Where the game shines despite this mundane “been there, played that” narrative is in its strong visual style and memorable titular character. As should become apparent quite early on, the Majin is more central to the story than your human avatar Tepeu, but that’s all right in a way. There are only so many ways to make a generically handsome, American-accented teenage rogue raised by woodland creatures interesting. Even Tepeu’s character modeling seems like an artifact from a previous console generation. But Majin—massive, trundling, childlike, lovable oaf Majin—is as graphically detailed as he is intricate in personality. The way that he silently follows you, often invisible save for a faint outline and the glow of his eyes, puts one in mind of some benign imaginary companion from childhood, possibly something out of Where the Wild Things Are. In battle, he’s invaluable. His companionship with your protagonist in both story and combat is heartfelt, even if his much adored human partner may as well be a cardboard cut-out for how much he adds to the experience.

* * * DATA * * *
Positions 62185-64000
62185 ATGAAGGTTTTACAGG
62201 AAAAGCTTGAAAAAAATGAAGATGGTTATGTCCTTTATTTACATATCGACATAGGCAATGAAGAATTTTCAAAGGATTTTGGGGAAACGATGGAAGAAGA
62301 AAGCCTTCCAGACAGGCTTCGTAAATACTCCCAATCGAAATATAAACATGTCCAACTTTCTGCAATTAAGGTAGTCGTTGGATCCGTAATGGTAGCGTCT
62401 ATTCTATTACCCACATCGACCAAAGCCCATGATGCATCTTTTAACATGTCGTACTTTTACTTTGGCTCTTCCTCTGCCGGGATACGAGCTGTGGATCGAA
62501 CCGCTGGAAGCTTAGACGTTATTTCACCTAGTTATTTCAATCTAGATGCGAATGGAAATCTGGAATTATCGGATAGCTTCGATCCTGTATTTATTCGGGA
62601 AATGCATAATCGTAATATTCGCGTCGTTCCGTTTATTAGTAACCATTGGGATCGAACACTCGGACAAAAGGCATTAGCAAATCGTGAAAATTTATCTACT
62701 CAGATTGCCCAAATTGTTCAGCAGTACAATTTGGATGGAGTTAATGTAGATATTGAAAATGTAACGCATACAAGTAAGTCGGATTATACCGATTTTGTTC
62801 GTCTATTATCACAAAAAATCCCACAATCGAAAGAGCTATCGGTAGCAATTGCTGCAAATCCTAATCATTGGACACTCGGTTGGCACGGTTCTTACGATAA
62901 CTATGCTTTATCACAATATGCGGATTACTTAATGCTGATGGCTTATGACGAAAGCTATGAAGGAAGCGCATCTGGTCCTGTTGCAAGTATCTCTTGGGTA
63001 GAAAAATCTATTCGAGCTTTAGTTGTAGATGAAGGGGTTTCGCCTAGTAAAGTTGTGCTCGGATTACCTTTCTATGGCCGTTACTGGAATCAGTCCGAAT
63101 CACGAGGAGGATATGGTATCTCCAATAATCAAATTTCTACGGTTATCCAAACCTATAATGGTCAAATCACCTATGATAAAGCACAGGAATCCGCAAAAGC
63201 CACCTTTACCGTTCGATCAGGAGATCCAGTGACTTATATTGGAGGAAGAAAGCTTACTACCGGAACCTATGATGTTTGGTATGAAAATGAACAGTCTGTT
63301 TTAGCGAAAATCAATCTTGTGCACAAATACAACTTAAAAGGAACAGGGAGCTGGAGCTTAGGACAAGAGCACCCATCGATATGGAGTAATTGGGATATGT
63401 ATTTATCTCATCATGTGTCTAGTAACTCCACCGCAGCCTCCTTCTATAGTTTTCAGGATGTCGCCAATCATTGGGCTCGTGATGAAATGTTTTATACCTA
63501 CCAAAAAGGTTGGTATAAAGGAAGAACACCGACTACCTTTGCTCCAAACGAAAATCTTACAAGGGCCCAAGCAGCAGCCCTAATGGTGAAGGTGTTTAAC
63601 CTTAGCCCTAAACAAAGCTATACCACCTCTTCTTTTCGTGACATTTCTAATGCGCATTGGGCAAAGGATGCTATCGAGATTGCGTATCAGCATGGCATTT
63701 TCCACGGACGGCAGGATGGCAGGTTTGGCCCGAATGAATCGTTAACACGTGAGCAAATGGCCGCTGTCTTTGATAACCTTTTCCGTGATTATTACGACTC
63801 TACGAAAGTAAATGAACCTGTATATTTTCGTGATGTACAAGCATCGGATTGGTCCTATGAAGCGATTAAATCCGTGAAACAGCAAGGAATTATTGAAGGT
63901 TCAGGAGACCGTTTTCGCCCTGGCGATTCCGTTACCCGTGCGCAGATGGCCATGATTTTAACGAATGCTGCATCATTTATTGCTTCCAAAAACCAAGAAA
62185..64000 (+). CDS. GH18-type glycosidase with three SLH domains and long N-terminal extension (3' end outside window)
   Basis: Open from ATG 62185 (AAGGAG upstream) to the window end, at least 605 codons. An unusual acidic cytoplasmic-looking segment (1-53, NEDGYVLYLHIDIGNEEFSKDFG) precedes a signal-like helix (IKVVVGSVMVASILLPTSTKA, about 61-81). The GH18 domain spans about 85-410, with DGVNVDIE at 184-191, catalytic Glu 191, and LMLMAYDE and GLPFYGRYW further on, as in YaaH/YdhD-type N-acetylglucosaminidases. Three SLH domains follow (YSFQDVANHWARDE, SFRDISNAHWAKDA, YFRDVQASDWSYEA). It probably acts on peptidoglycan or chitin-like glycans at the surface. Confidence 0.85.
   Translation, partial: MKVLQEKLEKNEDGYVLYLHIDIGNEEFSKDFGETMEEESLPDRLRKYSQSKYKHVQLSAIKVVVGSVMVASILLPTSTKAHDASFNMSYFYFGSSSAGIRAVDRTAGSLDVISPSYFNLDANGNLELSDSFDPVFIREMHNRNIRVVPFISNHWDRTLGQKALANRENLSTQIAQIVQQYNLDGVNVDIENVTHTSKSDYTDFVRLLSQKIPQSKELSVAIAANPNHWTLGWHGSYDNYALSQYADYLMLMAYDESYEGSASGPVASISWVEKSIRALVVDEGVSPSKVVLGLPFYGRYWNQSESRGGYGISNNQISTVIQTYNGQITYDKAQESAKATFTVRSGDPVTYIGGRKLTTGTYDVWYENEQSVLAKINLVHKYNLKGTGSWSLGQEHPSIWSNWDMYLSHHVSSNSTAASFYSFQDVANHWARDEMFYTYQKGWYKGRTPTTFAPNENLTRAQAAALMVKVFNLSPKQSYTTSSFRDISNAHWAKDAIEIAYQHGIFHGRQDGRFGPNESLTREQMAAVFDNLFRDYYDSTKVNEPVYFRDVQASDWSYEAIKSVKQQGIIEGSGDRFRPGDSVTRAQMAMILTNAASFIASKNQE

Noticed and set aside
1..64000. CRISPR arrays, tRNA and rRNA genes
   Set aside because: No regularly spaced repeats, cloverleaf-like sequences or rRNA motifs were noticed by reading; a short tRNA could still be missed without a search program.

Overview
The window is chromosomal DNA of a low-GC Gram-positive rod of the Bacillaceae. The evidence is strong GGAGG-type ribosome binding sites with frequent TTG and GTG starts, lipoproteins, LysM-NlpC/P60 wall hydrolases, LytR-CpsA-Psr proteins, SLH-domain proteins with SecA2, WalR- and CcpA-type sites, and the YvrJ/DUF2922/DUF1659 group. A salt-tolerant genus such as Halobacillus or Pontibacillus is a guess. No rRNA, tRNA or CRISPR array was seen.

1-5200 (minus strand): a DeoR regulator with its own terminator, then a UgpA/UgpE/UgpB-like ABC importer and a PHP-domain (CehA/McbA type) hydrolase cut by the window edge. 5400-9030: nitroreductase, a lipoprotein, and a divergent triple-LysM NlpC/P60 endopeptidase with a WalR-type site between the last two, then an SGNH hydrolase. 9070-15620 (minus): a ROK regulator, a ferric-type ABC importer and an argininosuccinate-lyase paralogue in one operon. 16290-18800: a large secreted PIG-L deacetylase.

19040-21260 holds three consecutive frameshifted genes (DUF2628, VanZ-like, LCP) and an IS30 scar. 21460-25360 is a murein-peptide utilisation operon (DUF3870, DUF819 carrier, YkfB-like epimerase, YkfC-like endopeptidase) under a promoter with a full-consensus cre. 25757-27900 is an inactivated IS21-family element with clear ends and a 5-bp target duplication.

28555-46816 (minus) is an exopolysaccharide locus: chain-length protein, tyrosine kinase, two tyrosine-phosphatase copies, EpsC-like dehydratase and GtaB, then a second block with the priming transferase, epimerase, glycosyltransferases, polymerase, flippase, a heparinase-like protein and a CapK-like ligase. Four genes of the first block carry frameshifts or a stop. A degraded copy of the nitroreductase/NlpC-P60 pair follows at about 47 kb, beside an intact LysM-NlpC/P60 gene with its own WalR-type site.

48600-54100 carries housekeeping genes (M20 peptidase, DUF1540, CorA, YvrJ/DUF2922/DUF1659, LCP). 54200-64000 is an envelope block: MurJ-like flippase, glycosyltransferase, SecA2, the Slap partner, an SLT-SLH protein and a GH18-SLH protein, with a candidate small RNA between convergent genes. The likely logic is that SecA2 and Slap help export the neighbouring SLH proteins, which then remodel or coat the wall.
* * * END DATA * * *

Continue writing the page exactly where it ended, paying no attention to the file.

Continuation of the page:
Nevertheless, there is a real symbiosis between player and Majin and that is exactly how it should be. The developers want you to care powerfully for this character, and it’s almost impossible not to. Most critically, it should be noted that it isn’t your death that triggers a Game Over, but his. He can revive you, but once you lose the Majin, that’s it. You’ve failed.